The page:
ISLAMABAD - If India really wants to help it should observe ceasefire along the Line of Control and the Working Boundary as Pakistan deals with the massive earthquake that has left scores dead and thousands homeless, Islamabad has conveyed to New Delhi.

The message through the backchannel comes after Indian Prime Minister Narendra Modi telephoned his counterpart Nawaz Sharif offering help for the quake victims.

The Indian leader also expressed his gratitude to Nawaz Sharif for his efforts in ensuring deaf-and-mute young woman Geeta’s return to India after being stranded in Pakistan for over a decade.

Pakistan politely declined Modi’s assistance offer saying the government wanted to cope with the situation using its own resources.

A senior foreign ministry official told The Nation the ceasefire violations by India along the LoC and the Working Boundary were a constant threat to peace and India had been asked to silence the guns if it was serious in its offer to help.

“You can’t help a country and continue firing on the borders killing its citizens. If you want to help, you should mean it,” said the official citing the backchannel contacts with New Delhi.

The official said Pakistan respects the goodwill gesture by Narendra Modi but suspects the New Delhi’s intentions to promote peace in the region. But, he said, Modi’s offer was not refused due to the tension. “The government wants to use its own resources first and then will see if we need aid or not. At this point we have not sought international help at all,” he added.

The official said Pakistan expected India to give up defiance, observe ceasefire and stop meddling in Pakistan’s internal affairs. “Maybe this earthquake can improve the situation. Geeta has been another positive break amid this tension,” he remarked.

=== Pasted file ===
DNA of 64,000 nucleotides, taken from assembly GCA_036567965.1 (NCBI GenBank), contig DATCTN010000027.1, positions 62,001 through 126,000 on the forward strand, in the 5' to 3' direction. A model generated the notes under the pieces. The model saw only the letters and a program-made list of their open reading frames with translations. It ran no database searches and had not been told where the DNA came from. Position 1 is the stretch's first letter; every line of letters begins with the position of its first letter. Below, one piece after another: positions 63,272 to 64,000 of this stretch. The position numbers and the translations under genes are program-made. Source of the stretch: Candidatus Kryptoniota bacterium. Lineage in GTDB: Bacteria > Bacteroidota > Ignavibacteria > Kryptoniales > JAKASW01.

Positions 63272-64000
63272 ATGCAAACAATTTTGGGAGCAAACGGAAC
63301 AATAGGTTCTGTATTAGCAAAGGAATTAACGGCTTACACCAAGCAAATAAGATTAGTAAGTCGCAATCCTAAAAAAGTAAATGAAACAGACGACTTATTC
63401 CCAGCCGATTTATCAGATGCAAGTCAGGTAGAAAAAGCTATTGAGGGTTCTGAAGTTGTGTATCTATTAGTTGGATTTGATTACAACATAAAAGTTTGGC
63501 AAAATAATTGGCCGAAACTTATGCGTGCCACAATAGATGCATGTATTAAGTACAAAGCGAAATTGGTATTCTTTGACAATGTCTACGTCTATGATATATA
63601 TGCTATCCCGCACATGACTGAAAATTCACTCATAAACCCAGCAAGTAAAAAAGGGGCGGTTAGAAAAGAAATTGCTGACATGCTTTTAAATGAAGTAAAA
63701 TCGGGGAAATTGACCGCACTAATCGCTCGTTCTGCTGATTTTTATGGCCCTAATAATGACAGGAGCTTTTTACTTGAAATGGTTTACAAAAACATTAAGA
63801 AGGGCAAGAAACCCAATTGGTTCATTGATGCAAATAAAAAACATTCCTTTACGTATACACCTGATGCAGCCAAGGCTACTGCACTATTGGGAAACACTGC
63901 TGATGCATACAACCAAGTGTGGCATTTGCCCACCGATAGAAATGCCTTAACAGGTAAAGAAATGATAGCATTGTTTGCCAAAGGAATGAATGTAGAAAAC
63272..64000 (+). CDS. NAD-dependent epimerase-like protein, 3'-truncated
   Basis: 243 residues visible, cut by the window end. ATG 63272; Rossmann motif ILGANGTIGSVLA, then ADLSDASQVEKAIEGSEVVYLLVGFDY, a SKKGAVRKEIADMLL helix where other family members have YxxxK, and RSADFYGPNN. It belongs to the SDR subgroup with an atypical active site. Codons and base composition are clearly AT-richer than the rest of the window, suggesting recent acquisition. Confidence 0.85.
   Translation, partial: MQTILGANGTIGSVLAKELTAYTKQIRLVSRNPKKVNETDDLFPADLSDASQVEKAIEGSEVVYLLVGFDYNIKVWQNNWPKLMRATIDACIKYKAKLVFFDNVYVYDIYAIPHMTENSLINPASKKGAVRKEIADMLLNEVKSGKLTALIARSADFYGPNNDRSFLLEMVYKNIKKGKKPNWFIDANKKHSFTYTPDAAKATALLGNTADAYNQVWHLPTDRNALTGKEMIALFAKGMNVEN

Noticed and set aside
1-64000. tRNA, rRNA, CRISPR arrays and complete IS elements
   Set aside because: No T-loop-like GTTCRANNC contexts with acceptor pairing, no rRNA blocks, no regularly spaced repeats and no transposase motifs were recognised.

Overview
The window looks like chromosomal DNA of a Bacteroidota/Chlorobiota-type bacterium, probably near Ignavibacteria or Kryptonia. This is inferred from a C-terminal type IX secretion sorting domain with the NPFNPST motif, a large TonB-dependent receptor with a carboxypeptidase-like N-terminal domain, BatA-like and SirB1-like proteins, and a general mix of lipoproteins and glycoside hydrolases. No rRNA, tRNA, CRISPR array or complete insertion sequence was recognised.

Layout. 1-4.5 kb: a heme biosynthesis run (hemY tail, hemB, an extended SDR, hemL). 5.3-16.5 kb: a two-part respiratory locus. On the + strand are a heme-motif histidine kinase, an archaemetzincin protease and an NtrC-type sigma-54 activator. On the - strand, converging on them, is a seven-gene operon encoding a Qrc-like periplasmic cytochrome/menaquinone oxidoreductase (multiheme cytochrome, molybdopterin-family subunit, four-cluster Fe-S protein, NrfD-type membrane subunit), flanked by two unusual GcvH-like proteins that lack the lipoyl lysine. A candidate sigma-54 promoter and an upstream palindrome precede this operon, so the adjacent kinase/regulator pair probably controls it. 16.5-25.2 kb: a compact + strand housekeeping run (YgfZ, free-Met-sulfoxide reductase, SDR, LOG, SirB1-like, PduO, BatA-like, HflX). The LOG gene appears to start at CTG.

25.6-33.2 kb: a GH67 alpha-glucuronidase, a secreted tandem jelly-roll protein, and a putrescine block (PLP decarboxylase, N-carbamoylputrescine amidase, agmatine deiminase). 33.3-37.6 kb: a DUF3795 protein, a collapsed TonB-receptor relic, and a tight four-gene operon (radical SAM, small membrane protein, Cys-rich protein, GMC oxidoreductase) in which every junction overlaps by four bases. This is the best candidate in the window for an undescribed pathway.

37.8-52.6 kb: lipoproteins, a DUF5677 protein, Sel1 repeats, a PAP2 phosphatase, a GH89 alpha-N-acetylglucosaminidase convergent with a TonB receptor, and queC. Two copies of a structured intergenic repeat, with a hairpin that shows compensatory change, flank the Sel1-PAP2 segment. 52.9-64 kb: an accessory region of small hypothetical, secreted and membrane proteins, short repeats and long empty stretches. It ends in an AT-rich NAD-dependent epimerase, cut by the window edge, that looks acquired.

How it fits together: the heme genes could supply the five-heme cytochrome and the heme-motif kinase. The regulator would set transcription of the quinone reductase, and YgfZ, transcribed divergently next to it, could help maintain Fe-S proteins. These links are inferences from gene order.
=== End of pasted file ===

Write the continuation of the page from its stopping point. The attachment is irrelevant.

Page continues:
On Tuesday, National Assembly’s Standing Committee on Foreign Affairs was told India had committed 400 violations of the LoC and Working Boundary this year, killing 36 people and injuring 122 others. It was informed Pakistan had lodged protest against these violations at the international level and presented proofs of the India’s Research and Analysis Wing agency’s interference in Balochistan to the UN.

In August Pakistan and India called off the National Security Advisors level talks amid differences on the mandate. India was upset as Pakistan wanted to include Kashmir as part of the agenda beside terrorism. The first-ever NSA-level talks were agreed upon in July in Ufa during a meeting between the Prime Ministers of India and Pakistan.

The United States was ‘disappointed’ and encouraged Pakistan and India to resume formal dialogue soon.

In September 2015, a delegation headed by Director General Rangers Major General Umer Farooq visited India for biannual talks with the Border Security Force and both sides agreed to stop the ceasefire violations.

For India, the real challenge is China which has pledged $46 billion investment in Pakistan and in June, at a meeting of the UN Sanctions Committee, blocked India’s move to seek action against Pakistan for releasing the suspected mastermind of the 2008 Mumbai attacks, Zakiur Rehman Lakhvi who was released on bail from a Pakistani jail in April, a development that India described as ‘unfortunate and disappointing.’

In July, however, Modi accepted an invitation from Nawaz Sharif in Ufa to attend a regional summit in Islamabad next year. The trip will not only be his first visit to Pakistan since coming to power, but would also the first of an Indian leader to Pakistan since Atal Bihari Vajpayee visited the country in 2004.

Officials said the backchannel contacts with India were ongoing and both sides were confident of improving ties between the nuclear armed neighbours.

A diplomat said good gestures here and there could be instrumental in bringing the two nations back on the table. “Some friendly countries are also trying to push for resumption of talks between the two countries,” he added.